Banking on Asian Financials

The financial crisis has brought some of the world’s most reputable and influential banking institutions to their knees. But talk to Peter Elston, and the chief strategist at Aberdeen Asset Management Asia will share his conviction that not all banks are bad bets, especially those in Asia.

Elston likes Asia’s banking sector for the fact that they have kept to sensible lending models. “In Asia, you do find that the banks have tended to avoid all of these exotic instruments that have caused problems in the U.S. and other developed countries,” he explains on CNBC Asia Pacific’s “Protect Your Wealth”.

He singles out two of Singapore’s leading banks -- UOB and OCBC -- stocks his firm has held for years. “These companies are now pretty cheap, they are trading close to one-time their book value, which we think is unjustified,” Elston says.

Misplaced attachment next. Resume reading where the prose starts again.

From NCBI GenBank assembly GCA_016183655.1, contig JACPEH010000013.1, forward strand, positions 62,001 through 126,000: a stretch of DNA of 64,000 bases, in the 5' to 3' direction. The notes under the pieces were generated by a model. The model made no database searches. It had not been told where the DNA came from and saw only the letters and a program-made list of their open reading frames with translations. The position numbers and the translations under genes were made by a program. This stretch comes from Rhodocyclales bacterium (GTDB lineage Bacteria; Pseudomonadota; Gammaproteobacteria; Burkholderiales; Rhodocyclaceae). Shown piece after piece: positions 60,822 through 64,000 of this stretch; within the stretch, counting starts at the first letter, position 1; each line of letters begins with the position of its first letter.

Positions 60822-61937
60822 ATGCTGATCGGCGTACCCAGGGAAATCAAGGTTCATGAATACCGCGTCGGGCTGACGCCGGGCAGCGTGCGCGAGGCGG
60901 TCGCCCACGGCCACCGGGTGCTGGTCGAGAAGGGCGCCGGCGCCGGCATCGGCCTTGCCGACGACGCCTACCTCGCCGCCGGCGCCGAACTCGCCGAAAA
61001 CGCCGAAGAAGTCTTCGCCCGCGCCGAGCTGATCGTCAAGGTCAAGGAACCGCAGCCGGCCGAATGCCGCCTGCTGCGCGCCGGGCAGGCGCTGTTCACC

Elston adds that with the region’s export-dependent economies mired in recession or on the verge of one, Asian banks are not immune to issues such as growing non-performing loans. But he views that as a cyclical problem.

“Once we get through this period where exports collapse, we think that fundamentals, country, government balance sheets, personal balance sheets, corporate balance sheets in Asia are such that you can start to see a recovery in economic growth.”

ICICIBank in India and some of the Malaysian banks are also among his star picks. But he avoids Taiwanese banks due to their more complicated holding structure.

As for the right time to invest, Elston says that despite the recent run-up in equities, the patient -- the US economy -- is very sick and will take years to get well even as a great team of doctors is lined up to do the job. But on a long-term basis, Asia looks pretty attractive at current levels.

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Catch "Protect Your Wealth" on CNBC's Asia Pacific network every Tuesday on "CNBC's Cash Flow," Wednesday on "Asia Squawk Box" and Thursday on "Capital Connection."